You moved on from Foster + Partners and founded DesignTomorrow in 2022. What motivated you to make this move?

After two decades at Foster + Partners, it just felt like it was the next natural step for me in my career. I reflected on where I wanted my career to go and decided it was time to do something new. I just thought to myself, you only get one life; I wanted to see what I could do with it. Now nearly two years in, I am so glad I did it because although there are many challenging moments, the journey to create something new is incredibly rewarding and there is never a dull moment.

How would you describe your design philosophy at DesignTomorrow?

We believe that design can change things for the better. We see the process as this hopeful adventure where being open-minded and trusting in what we can do together really matters. It’s about thinking big, being creative, and sometimes going down roads less travelled to see what new and interesting things we can come up with.

Picture Credit: DesignTomorrow (Urban Gateway District)

We are also keenly aware that the magic in our projects comes from the people who make up our team. It’s like gathering a crew for an expedition; we’re constantly on the hunt for those rare gems—the thinkers, dreamers, the ones who are ready to roll up their sleeves and embrace the challenge head-on. And at the end of the day, we want our designs to be more than beautiful—we want them to be thoughtful, kind to the planet, and to resonate with people.

Give us a little preview of what you’re currently working on at DesignTomorrow.

As is often the case, our projects are mostly confidential. However, I can tell you that we’ve worked across a very diverse range of projects in both scale and type—cultural, residential, high-rise, hospitality, and large masterplans.

We have worked on 15 projects in our first two years, including a wildlife centre, a mixed-use city district, and a luxury clubhouse. We are currently working on a large innovation masterplan, and we recently submitted a design competition for a new waterfront residential community.

Picture Credit: DesignTomorrow (Project Duo)

I’d also really like to mention the Urban Gateway District, which was an international competition DesignTomorrow won recently for a new masterplan in Dubai. I am very proud of this because we beat two globally renowned architects, which was a massive moment for the team. The project centred around exploring ideas of vibrant, mixed-use city districts focusing on density, walkability, and climate-appropriate design. At DesignTomorrow we want to build beautiful, practical, and sustainable projects.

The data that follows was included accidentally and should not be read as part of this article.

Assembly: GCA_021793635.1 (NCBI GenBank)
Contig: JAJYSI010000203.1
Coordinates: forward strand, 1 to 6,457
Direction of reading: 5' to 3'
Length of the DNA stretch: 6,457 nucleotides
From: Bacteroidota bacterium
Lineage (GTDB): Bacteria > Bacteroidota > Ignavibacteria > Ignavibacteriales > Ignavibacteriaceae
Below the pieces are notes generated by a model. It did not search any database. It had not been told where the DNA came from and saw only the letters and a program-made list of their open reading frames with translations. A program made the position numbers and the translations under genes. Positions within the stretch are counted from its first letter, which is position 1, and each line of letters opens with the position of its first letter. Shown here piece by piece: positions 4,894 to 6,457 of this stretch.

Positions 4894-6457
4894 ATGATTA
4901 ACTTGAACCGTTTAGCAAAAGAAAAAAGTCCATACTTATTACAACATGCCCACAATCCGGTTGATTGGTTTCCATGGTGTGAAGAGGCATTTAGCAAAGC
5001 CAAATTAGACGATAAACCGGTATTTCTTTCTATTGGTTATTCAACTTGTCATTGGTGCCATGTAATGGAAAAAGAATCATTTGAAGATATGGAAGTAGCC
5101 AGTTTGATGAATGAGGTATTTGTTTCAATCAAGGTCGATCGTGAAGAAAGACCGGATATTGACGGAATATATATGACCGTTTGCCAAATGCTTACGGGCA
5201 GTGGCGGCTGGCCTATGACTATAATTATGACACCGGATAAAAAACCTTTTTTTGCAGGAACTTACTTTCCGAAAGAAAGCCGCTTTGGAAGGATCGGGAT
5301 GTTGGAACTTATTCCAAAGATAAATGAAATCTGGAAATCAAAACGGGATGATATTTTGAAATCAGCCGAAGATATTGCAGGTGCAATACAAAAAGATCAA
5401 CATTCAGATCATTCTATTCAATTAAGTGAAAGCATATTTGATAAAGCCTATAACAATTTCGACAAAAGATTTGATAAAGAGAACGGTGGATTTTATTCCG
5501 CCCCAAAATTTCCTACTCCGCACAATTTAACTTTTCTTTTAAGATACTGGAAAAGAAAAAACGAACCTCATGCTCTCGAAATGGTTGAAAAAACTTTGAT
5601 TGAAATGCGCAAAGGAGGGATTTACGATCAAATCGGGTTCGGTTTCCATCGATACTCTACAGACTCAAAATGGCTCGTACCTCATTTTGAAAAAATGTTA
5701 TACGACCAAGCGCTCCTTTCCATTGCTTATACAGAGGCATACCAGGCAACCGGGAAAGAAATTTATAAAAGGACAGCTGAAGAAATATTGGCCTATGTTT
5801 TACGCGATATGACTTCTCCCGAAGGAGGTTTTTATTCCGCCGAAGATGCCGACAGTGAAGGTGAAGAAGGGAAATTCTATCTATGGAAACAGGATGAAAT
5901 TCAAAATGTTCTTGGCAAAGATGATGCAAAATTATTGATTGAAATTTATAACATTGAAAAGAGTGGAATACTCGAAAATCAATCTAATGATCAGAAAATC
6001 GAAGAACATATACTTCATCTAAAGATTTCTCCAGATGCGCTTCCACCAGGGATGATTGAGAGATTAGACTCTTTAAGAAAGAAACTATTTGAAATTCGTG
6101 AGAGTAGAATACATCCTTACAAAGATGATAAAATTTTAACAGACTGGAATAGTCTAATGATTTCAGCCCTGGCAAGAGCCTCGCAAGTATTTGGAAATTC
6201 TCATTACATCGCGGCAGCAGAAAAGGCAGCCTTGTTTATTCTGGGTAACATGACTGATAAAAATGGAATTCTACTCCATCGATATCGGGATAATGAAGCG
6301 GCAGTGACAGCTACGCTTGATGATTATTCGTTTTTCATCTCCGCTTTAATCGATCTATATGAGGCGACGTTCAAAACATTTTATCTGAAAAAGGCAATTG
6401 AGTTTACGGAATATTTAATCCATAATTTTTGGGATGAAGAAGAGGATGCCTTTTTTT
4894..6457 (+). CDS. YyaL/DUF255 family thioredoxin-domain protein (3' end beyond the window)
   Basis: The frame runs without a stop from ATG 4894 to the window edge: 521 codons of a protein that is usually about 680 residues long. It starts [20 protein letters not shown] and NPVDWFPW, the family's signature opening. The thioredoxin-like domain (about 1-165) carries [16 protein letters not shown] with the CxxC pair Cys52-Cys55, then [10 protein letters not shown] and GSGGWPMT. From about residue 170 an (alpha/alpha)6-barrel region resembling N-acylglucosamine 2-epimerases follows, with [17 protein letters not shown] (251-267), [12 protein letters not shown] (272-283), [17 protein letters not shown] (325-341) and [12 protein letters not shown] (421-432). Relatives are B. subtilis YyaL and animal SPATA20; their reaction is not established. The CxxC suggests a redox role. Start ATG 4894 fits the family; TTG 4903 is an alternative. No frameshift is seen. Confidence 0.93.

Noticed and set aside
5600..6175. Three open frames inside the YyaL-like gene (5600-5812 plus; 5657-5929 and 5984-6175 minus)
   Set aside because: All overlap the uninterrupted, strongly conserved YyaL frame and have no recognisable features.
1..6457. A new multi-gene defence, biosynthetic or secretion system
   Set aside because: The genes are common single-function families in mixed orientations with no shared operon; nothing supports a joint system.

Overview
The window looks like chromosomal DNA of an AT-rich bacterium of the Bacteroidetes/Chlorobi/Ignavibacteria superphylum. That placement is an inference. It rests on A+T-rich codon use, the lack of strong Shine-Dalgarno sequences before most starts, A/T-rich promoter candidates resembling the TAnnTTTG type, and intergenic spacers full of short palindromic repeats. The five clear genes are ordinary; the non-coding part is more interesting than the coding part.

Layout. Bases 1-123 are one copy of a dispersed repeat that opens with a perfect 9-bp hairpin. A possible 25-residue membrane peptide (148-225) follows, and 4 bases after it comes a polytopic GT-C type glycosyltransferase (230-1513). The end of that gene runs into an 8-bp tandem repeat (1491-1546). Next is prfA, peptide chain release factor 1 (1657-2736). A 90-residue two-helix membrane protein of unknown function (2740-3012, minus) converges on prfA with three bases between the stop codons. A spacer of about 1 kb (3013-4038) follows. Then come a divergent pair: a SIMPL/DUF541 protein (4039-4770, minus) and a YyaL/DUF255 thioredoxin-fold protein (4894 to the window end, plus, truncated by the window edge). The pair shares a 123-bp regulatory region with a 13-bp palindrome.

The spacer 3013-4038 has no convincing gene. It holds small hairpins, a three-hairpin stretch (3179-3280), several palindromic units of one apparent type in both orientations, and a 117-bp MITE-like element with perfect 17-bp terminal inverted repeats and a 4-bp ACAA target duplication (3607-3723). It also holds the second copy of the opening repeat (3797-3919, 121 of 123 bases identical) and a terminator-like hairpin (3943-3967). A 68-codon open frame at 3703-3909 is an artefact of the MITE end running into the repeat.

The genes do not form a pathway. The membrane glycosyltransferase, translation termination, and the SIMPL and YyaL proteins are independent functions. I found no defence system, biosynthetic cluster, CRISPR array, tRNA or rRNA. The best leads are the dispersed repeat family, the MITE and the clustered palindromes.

What qualifies as a “sustainable building” according to you?

For me, sustainability is more than just calculating carbon emissions and energy consumption or obtaining green certifications. While these aspects are crucial, I believe that any building design should incorporate sustainability measures as a fundamental component in today’s world.

Picture Credit: DesignTomorrow (D8)

When I think about sustainability, I think about buildings that people love and want to preserve. It’s about creating long-lasting places that people will look after. There’s nothing more unsustainable than demolishing a building after 20-30 years, so if we are building, we want to always build for the long term, making sure the design is considerate of and seeks to complement and improve the community and the environment around it.

How has the architecture of the region changed over the years? What do you predict will be the key trends shaping the landscape?

The UAE has been an incredible place to be an architect over the last 25 years, and I have seen things evolve from an initial focus on landmark projects, such as the Index tower that I worked on in 2003, towards projects with more social impact such as the Creative Community for d3, a design competition from 2015.

There is now a deep understanding of the importance of good design in the Middle East today. More than ever, clients want designs that are innovative and will set them apart which is great for architects and urban designers, because that’s where we add the most value.

Picture Credit: Shoayb Khattab & Foster + Partners (House of Wisdom)

Saudi Arabia is also pushing the boundaries of scale, creativity, and ambition and that’s really good news for the region. We are looking to be part of the next chapter of Saudi’s design vision because there is some ground-breaking design happening right now and it appeals to our imagination and sense of possibility.

What is your long-term goal with DesignTomorrow?

We’ve already achieved so much in such a short time—we have a team of amazingly talented people in Dubai and London, and we continue to be trusted by our clients with new and exciting projects. Looking ahead, we’re targeting expansion into Saudi Arabia and are looking to considerably grow the team over the next year. For us, our role is fundamentally about enhancing the lives of people, our team, and the wider community—it’s what we’re truly passionate about.